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The notion of cluster algebras was introduced by FominZelevinsky. One motivation came from the multiplicative structure of upper global basis (or dual canonical basis). We use quiver Hecke algebras to categorify cluster algebras. Namely, the category of modules over quiver Hecke algebras has a structure of monoidal category. Its Grothendieck group has a cluster algebra structure. Simple modules correspond to the upper global basis, and cluster monomials correspond to simple modules.

Following Mikio Sato’s pioneering work, Masaki Kashiwara developed, starting from his thesis in the seventies, the theory of D-modules. The point of view is to study a system of linear partial differential equations by using the methods of modern algebraic geometry and homological algebra. This change of paradigm led to a new field of research in mathematics, now called Algebraic Analysis. Among his striking results obtained in collaboration or alone, let us cite the involutivity of the characteristic variety of a D-module, the index theorem, the Riemann-Hilbert correspondence for holonomic D-modules in the regular case and recently, in the irregular case. Kashiwara always kept a special interest for representation theory. One of his celebrated results is the proof, obtained in the early eighties in collaboration with Brylinski, of the Kazhdan-Lusztig conjecture (also proven independently by Beilinson and Berstein). This conjecture proposed a mysterious equality between multiplicities in the representation theory of semi-simple Lie algebras and numerical data encoding singularities of Schubert varieties. In their proof the theory of D-modules provided a geometrical bridge connecting the two sides of the equality. Motivated by the advances in the theory of integrable systems in the eighties, in particular the discovery of quantum groups, Kashiwara introduced crystal bases. These objects can be seen metaphorically as the residue of bases of representation of quantum groups when the temperature tends toward zero. There are now an important tool for the combinatorial description of representations of semi-simple Lie algebras, or more generally of Kac-Moody or even Borcherds algebras. They come together with bases called global crystal bases or canonical bases whose study has led to the current important theory of cluster algebras.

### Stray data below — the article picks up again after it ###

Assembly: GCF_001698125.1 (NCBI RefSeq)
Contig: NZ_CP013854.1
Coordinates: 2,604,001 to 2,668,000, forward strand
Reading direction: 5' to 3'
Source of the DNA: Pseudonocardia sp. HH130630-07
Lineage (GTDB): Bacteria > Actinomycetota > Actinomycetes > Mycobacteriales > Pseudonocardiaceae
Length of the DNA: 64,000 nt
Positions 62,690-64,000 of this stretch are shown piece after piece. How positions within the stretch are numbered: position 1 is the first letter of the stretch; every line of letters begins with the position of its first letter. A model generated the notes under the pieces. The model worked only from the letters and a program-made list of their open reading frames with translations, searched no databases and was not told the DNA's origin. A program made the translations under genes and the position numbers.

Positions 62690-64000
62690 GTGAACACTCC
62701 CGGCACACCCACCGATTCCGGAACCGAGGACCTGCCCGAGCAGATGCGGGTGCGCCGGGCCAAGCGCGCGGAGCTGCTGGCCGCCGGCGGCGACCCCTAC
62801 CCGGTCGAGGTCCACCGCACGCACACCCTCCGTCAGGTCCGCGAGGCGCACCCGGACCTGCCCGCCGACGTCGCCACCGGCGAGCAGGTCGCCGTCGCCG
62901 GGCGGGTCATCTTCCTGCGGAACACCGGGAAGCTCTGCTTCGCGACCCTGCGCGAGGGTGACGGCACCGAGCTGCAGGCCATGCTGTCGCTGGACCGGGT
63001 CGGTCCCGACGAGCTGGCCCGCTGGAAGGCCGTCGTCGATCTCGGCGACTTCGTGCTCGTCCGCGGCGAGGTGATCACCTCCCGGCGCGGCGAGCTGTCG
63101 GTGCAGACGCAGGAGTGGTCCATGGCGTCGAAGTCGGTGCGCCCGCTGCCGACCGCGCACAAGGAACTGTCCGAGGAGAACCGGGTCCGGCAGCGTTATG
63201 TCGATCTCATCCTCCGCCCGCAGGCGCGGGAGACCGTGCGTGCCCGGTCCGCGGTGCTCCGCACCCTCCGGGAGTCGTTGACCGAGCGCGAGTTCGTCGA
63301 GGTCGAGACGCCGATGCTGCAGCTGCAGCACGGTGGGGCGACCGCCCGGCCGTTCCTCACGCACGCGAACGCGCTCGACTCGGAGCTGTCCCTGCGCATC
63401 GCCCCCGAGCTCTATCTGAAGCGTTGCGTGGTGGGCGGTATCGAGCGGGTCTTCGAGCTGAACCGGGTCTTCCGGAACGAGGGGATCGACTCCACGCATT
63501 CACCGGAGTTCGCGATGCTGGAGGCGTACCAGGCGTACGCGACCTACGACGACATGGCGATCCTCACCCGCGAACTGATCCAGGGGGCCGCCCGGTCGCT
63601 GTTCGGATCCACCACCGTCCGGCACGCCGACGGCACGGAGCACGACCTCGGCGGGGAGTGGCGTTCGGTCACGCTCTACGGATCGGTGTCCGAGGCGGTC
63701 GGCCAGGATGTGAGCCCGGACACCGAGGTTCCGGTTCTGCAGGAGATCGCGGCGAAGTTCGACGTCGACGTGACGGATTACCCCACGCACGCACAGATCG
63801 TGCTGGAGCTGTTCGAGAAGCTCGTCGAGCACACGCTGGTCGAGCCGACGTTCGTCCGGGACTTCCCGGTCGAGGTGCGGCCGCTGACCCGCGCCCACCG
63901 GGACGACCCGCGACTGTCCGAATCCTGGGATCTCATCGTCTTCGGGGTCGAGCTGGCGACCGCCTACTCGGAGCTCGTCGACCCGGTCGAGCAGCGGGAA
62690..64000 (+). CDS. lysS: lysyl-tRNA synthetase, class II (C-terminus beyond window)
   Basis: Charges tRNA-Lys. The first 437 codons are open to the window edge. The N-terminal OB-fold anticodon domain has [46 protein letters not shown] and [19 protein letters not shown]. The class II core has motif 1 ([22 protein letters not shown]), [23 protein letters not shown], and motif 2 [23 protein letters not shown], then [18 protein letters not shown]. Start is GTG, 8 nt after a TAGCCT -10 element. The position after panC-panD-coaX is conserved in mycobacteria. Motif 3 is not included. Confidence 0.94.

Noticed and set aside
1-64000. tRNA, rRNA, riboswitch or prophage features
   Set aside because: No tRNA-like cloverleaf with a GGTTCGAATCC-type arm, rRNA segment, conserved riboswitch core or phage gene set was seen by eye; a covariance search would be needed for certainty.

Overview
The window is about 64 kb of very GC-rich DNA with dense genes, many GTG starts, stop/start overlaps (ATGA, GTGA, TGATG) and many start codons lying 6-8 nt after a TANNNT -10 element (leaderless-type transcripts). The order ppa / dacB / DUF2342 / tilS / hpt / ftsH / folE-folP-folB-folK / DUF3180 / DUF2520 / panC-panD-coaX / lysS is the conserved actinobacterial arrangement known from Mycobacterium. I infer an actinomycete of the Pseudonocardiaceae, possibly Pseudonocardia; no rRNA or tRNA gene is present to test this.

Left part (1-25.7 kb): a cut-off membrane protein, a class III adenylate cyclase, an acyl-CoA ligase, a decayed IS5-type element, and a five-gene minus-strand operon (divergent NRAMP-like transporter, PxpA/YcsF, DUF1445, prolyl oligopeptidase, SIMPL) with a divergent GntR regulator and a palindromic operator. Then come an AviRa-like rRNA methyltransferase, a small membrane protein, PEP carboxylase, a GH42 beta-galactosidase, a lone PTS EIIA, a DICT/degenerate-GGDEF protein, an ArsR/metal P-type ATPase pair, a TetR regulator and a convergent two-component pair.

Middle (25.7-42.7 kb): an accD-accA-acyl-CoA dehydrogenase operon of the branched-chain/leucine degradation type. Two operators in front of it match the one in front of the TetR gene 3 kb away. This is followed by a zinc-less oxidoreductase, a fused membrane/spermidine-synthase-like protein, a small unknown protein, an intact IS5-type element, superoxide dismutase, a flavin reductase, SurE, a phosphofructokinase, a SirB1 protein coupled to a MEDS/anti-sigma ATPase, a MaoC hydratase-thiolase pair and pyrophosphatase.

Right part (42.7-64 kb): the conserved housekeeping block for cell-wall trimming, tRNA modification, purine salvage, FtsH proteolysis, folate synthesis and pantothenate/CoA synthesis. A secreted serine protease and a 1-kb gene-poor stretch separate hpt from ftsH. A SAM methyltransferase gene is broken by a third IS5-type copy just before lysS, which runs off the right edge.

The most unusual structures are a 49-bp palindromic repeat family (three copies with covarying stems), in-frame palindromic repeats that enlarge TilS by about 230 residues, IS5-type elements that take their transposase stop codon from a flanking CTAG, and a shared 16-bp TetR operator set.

Independently, Braverman-Kazdhan (2003) and Lafforgue (2013) introduced a new approach to Langlands’s functoriality involving Fourier transformations associated to Langlands transfert morphisms. The Langlands functoriality has an analog over finite fields, which has been proved in full generality by Lusztig. So the Fourier transformation part of the above approach makes sense in that context. In the talk, I will present some results that we have recently obtained with Emmanuel Letellier.

Starting from the Riemann - resp. Birkhoff - existence theorem for linear differential equations of one complex variable, I will motivate on the example of hypergeometric - resp. confluent hypergeometric - equations the variant of Hodge theory called ‘irregular Hodge theory’, originally introduced by Deligne in 1984. I will also explain the interest of this theory in relation with mirror symmetry of Fano manifolds.

The notion of cluster algebras was introduced by FominZelevinsky. One motivation came from the multiplicative structure of upper global basis (or dual canonical basis). We use quiver Hecke algebras to categorify cluster algebras. Namely, the category of modules over quiver Hecke algebras has a structure of monoidal category. Its Grothendieck group has a cluster algebra structure. Simple modules correspond to the upper global basis, and cluster monomials correspond to simple modules.